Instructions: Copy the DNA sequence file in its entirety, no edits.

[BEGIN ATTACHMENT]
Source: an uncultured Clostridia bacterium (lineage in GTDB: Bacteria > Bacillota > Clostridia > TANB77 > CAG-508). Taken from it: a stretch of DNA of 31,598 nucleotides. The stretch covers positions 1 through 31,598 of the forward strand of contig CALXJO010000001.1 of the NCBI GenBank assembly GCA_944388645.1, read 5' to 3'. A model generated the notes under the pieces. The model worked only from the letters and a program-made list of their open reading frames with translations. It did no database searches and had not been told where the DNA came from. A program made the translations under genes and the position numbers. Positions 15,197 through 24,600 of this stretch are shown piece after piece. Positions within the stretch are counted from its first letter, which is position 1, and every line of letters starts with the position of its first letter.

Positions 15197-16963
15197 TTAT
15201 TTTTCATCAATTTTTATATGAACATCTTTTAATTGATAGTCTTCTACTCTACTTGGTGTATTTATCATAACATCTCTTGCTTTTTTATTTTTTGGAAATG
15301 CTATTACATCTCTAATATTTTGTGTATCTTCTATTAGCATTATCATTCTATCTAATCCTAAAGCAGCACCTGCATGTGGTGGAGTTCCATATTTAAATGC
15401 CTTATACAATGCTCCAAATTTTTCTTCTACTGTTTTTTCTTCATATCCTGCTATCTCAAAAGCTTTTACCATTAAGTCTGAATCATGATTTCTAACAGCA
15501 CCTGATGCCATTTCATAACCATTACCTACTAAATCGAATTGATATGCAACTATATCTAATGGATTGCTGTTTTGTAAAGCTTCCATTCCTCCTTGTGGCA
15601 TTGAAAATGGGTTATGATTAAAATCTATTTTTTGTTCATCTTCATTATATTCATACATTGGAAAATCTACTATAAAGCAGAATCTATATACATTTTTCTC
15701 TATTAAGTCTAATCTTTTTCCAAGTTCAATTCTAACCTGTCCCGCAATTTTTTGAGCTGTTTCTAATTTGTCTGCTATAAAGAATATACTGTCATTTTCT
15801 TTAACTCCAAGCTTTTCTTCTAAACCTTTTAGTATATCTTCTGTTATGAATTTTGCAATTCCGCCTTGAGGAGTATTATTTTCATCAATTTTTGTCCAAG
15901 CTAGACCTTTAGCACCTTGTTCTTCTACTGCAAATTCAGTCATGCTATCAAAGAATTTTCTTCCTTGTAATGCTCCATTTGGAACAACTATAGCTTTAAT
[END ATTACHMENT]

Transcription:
Source: an uncultured Clostridia bacterium (lineage in GTDB: Bacteria > Bacillota > Clostridia > TANB77 > CAG-508). Taken from it: a stretch of DNA of 31,598 nucleotides. The stretch covers positions 1 through 31,598 of the forward strand of contig CALXJO010000001.1 of the NCBI GenBank assembly GCA_944388645.1, read 5' to 3'. A model generated the notes under the pieces. The model worked only from the letters and a program-made list of their open reading frames with translations. It did no database searches and had not been told where the DNA came from. A program made the translations under genes and the position numbers. Positions 15,197 through 24,600 of this stretch are shown piece after piece. Positions within the stretch are counted from its first letter, which is position 1, and every line of letters starts with the position of its first letter.

Positions 15197-16963
15197 TTAT
15201 TTTTCATCAATTTTTATATGAACATCTTTTAATTGATAGTCTTCTACTCTACTTGGTGTATTTATCATAACATCTCTTGCTTTTTTATTTTTTGGAAATG
15301 CTATTACATCTCTAATATTTTGTGTATCTTCTATTAGCATTATCATTCTATCTAATCCTAAAGCAGCACCTGCATGTGGTGGAGTTCCATATTTAAATGC
15401 CTTATACAATGCTCCAAATTTTTCTTCTACTGTTTTTTCTTCATATCCTGCTATCTCAAAAGCTTTTACCATTAAGTCTGAATCATGATTTCTAACAGCA
15501 CCTGATGCCATTTCATAACCATTACCTACTAAATCGAATTGATATGCAACTATATCTAATGGATTGCTGTTTTGTAAAGCTTCCATTCCTCCTTGTGGCA
15601 TTGAAAATGGGTTATGATTAAAATCTATTTTTTGTTCATCTTCATTATATTCATACATTGGAAAATCTACTATAAAGCAGAATCTATATACATTTTTCTC
15701 TATTAAGTCTAATCTTTTTCCAAGTTCAATTCTAACCTGTCCCGCAATTTTTTGAGCTGTTTCTAATTTGTCTGCTATAAAGAATATACTGTCATTTTCT
15801 TTAACTCCAAGCTTTTCTTCTAAACCTTTTAGTATATCTTCTGTTATGAATTTTGCAATTCCGCCTTGAGGAGTATTATTTTCATCAATTTTTGTCCAAG
15901 CTAGACCTTTAGCACCTTGTTCTTCTACTGCAAATTCAGTCATGCTATCAAAGAATTTTCTTCCTTGTAATGCTCCATTTGGAACAACTATAGCTTTAAT